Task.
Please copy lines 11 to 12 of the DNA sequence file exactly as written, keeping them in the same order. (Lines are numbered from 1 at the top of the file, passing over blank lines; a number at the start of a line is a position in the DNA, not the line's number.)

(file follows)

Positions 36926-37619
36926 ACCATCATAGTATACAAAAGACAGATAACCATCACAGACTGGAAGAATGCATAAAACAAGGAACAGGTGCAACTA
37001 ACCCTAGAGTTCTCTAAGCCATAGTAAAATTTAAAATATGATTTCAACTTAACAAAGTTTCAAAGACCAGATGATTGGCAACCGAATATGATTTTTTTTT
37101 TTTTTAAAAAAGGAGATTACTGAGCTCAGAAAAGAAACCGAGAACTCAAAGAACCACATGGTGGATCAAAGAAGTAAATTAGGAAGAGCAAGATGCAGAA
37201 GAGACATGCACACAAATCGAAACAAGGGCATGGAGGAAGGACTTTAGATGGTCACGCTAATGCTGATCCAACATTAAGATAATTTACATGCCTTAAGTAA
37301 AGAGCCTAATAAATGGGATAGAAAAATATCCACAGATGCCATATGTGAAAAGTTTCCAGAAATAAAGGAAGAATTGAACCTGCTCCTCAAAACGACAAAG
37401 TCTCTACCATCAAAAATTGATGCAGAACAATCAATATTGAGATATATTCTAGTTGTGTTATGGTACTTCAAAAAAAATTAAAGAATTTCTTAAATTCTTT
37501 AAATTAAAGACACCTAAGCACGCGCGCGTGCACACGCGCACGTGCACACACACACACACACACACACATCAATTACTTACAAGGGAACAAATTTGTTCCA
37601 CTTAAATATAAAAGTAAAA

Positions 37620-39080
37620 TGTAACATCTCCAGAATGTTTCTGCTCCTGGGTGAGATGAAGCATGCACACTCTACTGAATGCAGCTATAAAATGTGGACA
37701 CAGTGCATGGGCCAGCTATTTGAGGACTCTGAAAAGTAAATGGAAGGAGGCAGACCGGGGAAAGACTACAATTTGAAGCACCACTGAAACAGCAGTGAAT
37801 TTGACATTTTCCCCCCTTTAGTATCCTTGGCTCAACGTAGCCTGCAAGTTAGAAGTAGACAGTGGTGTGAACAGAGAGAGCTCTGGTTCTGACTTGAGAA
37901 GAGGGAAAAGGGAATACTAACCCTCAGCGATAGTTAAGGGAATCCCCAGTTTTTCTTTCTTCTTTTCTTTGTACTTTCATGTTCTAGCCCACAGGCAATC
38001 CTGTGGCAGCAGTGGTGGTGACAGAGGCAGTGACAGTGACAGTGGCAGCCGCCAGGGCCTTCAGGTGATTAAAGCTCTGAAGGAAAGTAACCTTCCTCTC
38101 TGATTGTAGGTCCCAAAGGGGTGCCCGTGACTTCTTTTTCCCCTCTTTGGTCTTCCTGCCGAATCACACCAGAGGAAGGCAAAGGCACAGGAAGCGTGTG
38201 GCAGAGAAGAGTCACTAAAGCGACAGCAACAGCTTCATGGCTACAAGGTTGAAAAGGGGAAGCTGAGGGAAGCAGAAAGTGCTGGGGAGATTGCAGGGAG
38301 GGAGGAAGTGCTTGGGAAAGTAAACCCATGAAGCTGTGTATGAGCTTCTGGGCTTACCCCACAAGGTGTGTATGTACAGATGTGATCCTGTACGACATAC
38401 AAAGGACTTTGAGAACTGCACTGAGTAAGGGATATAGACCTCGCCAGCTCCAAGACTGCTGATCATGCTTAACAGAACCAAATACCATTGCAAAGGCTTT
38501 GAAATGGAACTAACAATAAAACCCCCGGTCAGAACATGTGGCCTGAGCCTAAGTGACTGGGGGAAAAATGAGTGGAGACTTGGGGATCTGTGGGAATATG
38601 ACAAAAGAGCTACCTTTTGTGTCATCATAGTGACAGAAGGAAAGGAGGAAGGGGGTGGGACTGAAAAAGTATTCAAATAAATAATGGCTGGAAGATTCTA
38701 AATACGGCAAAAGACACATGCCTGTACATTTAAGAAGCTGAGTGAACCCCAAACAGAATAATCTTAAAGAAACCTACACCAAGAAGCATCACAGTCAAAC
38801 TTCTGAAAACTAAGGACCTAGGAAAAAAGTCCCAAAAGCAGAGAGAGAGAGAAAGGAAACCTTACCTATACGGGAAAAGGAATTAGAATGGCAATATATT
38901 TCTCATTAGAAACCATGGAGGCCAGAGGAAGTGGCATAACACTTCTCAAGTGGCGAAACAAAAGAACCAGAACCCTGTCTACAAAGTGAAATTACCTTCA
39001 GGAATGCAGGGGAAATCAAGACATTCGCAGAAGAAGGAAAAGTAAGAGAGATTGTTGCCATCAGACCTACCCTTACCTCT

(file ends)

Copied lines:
37620 TGTAACATCTCCAGAATGTTTCTGCTCCTGGGTGAGATGAAGCATGCACACTCTACTGAATGCAGCTATAAAATGTGGACA
37701 CAGTGCATGGGCCAGCTATTTGAGGACTCTGAAAAGTAAATGGAAGGAGGCAGACCGGGGAAAGACTACAATTTGAAGCACCACTGAAACAGCAGTGAAT